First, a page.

The Democratic Leadership as portrayed in a picture:

1 comment:

  1. By the way, do you think there's any way FISA's precedent could be used to attack abortion? The arguments surrounding both are based in the right to privacy, after all... and if the government is allowed to spy on innocent citizens without warning and in large numbers, why is patient/doctor confidentiality different?


    While driving up to NYC, I was listening to the food czar's testimony on the tomato scare before the House Oversight and Investigations Subcommittee. One of his side-comments was really interesting, and has a bearing on FISA: apparently the FDA's tracking of contaminated food back to its source is done entirely through anti-terrorism measures enacted after 9/11. There's no non-national-security way to keep track of where our food comes from, and so they almost universally use that legislation to get the job done. (Presumably without warrants either, though I don't have a problem with the FDA looking at food manifests without the approval of a judge).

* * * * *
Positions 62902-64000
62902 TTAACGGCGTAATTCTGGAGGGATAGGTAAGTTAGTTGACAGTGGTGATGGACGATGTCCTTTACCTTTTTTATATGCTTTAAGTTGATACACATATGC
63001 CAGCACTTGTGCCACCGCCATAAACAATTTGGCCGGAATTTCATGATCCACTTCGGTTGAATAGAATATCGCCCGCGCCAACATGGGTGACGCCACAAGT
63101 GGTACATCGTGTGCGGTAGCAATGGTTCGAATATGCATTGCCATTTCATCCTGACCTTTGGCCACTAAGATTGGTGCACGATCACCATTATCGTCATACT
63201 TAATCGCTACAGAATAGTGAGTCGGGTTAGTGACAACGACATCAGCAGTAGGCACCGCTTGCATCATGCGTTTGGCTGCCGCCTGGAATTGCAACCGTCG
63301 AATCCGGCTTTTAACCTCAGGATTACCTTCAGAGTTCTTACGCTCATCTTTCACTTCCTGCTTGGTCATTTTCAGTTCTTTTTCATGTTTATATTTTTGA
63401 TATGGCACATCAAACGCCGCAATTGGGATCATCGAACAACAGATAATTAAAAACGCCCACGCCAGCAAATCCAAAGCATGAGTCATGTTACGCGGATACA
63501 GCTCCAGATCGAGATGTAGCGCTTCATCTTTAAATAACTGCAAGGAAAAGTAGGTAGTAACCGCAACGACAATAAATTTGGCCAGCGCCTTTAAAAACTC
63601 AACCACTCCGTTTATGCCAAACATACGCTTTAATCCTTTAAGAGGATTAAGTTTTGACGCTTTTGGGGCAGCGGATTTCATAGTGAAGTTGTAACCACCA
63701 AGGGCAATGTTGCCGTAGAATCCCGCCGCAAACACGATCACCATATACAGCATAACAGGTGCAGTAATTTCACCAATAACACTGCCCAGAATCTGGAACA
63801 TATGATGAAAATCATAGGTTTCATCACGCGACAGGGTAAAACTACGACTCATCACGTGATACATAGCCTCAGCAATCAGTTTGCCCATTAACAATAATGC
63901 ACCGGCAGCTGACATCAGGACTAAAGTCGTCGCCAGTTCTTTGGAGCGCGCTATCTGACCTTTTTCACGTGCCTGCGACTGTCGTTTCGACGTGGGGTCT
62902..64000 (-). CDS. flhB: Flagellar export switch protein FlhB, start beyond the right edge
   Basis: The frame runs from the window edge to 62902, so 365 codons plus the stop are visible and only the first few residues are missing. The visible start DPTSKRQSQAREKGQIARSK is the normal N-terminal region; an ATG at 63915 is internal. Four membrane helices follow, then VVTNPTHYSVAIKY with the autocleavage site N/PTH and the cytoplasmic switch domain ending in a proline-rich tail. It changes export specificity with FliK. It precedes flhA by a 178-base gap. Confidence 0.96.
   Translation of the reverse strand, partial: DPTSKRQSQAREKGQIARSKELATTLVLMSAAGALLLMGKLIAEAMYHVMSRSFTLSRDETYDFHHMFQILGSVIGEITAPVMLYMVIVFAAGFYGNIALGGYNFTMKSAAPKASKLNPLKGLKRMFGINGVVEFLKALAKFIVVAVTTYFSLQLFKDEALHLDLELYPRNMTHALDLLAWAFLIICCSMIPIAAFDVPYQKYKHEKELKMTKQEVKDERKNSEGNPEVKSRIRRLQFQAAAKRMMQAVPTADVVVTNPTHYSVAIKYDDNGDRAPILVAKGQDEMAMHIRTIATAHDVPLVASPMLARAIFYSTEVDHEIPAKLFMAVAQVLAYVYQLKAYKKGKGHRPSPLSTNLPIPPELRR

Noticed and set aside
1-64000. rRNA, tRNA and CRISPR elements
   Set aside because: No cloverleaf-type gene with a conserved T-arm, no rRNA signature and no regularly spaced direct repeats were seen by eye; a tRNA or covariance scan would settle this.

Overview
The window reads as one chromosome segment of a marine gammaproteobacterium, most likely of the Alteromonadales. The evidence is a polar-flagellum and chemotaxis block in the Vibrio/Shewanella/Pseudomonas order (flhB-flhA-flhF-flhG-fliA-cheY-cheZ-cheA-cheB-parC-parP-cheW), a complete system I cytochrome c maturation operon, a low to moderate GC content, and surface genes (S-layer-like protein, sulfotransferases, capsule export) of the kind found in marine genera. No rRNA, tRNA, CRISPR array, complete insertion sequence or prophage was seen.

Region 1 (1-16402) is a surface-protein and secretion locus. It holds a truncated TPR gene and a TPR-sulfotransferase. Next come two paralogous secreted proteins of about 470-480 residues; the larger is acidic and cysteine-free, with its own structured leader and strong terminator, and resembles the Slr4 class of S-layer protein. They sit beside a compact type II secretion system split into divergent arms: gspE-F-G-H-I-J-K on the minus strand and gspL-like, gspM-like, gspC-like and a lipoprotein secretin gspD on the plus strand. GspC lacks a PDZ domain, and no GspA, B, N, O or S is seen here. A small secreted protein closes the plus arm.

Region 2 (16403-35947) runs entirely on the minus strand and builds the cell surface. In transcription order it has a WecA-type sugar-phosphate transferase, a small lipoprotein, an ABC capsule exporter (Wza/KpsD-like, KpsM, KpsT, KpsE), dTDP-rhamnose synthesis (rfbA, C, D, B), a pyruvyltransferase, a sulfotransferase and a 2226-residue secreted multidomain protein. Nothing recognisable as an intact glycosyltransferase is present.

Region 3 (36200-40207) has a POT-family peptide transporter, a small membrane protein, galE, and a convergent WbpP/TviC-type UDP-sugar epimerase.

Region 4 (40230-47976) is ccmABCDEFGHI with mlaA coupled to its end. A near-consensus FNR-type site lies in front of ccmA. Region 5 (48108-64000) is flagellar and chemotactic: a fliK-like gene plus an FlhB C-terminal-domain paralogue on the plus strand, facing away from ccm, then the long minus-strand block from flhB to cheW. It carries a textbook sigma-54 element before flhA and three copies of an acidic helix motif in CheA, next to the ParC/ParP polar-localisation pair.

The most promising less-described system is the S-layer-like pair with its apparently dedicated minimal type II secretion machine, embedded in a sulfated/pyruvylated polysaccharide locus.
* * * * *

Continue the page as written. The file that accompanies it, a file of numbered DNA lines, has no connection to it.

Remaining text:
It's not really the abuse of the system that bothers me (if it even is abuse), though the fact that even mundane aspects of law in this administration seem to be conducted through the "war on terror" is a little disgusting.

    What struck me was how difficult it must be to roll back law enforcement legislation once agencies become dependent on it. We can't just repeal offending laws and be done with it, because agencies use them for necessary purposes in acceptable ways; we have to to through with a fine-toothed comb, pull out the good parts and put forward something new that's both more effective and more efficient; and we have to make legitimate law-enforcement agencies go through the bureaucratic bullshit of learning a new system. Attacks on personal freedom of that scale need to be prevented in the first place, because it's practically fucking impossible to clean up the mess later.